England vs Australia Series Wrap

4 07 2010

Australia, having found their usual one day form over the last two one dayers, ensured yesterday that neither side will go into the Ashes in November with any bragging rights at all. This was always likely to be a series of little relevance and so it has proved. Interesting entertainment, enjoyable cricket and has allowed one or two to state their cases once more, but other than that not much meaning.

The point has been raised that by having a series like this it devalues the meaning of a genuine Ashes contest, but in our opinion, this is not the case. It has served as a tasty hors d’oeuvres and in that sense is welcome – Ashes cricket after all is about test cricket, no other form, and therefore the Compulsive Hooker has little problem with our appetites being whetted. Coming as it did after some long months of pretty uninteresting cricket against Bangladesh it was a welcome relief to be honest! (But never fear – fans of uninspiring cricket have more to come with a further three one day games against Bangladesh this month!)

If the result has little relevance; what did we learn?

What we have learnt is that looking at the averages seems to mean little when looking at who was dominant over who. Australia had four regular bowlers averaging under 30 with the ball and all conceding less than five runs an over. England on the other hand had two bowlers averaging under 30 and most still going at over five an over. Yet England won 3-2! Things were more even on the batting, but it is an interesting aside to see that once again as in the Ashes, England seem to have won the crucial exchanges without dominating in terms of wickets taken.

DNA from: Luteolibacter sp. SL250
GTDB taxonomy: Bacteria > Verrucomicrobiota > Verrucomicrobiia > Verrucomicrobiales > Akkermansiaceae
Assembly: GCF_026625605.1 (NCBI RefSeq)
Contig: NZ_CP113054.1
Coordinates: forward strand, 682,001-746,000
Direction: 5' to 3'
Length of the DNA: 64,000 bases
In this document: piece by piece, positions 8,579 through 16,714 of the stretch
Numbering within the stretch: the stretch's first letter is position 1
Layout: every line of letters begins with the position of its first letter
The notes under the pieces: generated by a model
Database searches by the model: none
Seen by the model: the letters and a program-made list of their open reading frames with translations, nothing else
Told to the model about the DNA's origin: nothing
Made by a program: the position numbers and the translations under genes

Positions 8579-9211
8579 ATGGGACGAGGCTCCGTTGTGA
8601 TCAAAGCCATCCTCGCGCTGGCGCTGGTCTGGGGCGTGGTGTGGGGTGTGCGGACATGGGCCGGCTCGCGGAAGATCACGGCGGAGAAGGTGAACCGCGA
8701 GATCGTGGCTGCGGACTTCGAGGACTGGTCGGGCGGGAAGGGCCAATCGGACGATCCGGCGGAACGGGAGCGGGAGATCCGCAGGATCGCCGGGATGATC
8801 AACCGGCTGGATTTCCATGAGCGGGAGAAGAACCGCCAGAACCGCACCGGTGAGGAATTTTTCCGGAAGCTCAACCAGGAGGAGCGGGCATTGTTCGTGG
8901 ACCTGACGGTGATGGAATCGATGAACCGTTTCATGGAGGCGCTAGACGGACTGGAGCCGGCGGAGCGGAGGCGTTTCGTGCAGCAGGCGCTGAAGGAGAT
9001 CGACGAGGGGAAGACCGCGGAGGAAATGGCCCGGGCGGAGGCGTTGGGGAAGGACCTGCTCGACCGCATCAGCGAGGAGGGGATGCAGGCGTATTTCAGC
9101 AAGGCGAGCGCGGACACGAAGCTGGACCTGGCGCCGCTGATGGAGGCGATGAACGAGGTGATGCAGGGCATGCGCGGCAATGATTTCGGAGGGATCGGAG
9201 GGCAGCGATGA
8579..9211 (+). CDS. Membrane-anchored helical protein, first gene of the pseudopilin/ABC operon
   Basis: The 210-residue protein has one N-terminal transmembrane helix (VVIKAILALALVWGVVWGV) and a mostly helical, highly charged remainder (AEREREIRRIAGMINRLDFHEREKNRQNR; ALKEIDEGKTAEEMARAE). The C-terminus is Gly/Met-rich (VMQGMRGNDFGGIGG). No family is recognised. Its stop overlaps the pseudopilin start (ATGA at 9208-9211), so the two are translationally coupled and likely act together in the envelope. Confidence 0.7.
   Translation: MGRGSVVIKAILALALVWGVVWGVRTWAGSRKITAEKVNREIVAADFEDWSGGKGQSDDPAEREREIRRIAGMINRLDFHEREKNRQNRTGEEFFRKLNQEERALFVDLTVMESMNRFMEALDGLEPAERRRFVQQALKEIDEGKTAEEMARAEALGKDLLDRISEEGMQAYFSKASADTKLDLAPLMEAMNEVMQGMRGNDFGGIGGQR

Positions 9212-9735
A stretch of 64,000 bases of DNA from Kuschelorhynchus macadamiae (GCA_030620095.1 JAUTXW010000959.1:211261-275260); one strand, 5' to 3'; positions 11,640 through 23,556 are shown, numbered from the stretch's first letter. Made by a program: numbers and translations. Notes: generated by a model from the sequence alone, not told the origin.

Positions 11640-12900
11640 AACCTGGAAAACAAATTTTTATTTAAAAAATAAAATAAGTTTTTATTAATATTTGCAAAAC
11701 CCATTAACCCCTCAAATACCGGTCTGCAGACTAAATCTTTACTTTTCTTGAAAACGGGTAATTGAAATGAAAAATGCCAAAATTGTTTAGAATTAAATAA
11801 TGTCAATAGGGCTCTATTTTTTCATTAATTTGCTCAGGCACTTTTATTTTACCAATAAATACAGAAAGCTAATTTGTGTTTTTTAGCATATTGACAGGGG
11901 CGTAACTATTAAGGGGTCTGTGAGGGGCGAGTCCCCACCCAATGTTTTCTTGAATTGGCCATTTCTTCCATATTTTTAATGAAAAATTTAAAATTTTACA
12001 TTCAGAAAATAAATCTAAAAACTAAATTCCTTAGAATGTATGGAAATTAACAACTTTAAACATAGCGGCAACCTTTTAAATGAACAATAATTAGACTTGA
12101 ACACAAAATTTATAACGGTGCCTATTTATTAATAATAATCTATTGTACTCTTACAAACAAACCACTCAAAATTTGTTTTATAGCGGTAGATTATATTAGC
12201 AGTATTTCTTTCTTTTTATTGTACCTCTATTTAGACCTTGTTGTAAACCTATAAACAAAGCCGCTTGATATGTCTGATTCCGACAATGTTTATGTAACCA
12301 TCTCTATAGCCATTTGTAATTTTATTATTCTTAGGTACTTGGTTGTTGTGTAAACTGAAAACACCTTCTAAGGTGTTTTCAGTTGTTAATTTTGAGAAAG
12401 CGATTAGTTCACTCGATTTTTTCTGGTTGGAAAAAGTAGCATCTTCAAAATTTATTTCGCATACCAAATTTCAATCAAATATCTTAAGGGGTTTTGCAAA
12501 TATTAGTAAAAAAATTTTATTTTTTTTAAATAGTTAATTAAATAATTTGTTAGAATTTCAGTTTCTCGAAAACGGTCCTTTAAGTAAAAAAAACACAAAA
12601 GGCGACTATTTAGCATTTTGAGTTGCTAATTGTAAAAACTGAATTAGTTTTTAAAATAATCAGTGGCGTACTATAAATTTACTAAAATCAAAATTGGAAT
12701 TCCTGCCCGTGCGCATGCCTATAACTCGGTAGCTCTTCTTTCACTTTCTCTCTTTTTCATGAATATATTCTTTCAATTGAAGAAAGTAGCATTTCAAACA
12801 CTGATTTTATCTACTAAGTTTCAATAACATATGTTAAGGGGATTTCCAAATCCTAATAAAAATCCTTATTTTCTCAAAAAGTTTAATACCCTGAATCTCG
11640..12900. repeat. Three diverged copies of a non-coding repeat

First of all the bowling. It is clear that an Australian attack with Shaun Tait in it is a much more fearsome thing than without him. Yesterday Tait bowled a ball clocked at 100 miles an hour, only slightly slower than Shoaib Akhtar’s record, and ripped the heart out of England’s batting. Demonstrating just how difficult it is to bat against such extreme pace; Tait took 8 wickets at 12.38 and went for less than four runs an over! Predictably there has already been talk about whether he might return to the longer forms of the game with one eye on the Ashes, and worrying as that prospect is for Englishman, it is unlikely to happen given Tait’s record at breaking down if required to bowl more than 8-10 overs a day.

Likewise Harris also proved a handful on occasions, taking 10 wickets in four games, with his ability to bowl up above the 90 mile an hour mark suggesting that he is around to stay for a while. With Bollinger also thrown into the mix and Hilfenhaus, Siddle and possibly even another young gun like Hazlewood to come in, the Australian bowling stocks don’t look bad at all.

For England it was a different story with only Swann and Broad really having good series. Anderson had his moments too, notably at Old Trafford, yet in three of the five games he went for more than sixty in his allotted overs and yesterday for 75. Bresnan also belied his recently acquired status as a good limited overs operator with only one wicket in the series. Call us fickle but, having witnessed his performances in this series, we are doubly concerned about any potential Ashes involvement he might have! As an opening bowler Sidebottom would surely have been a better selection (limited as he is also by conditions), but Bresnan’s batting in the end saved him (mostly) from our ire. Swann, who despite being strangely under bowled, was his usual excellent self and these days really is the heart of this England team.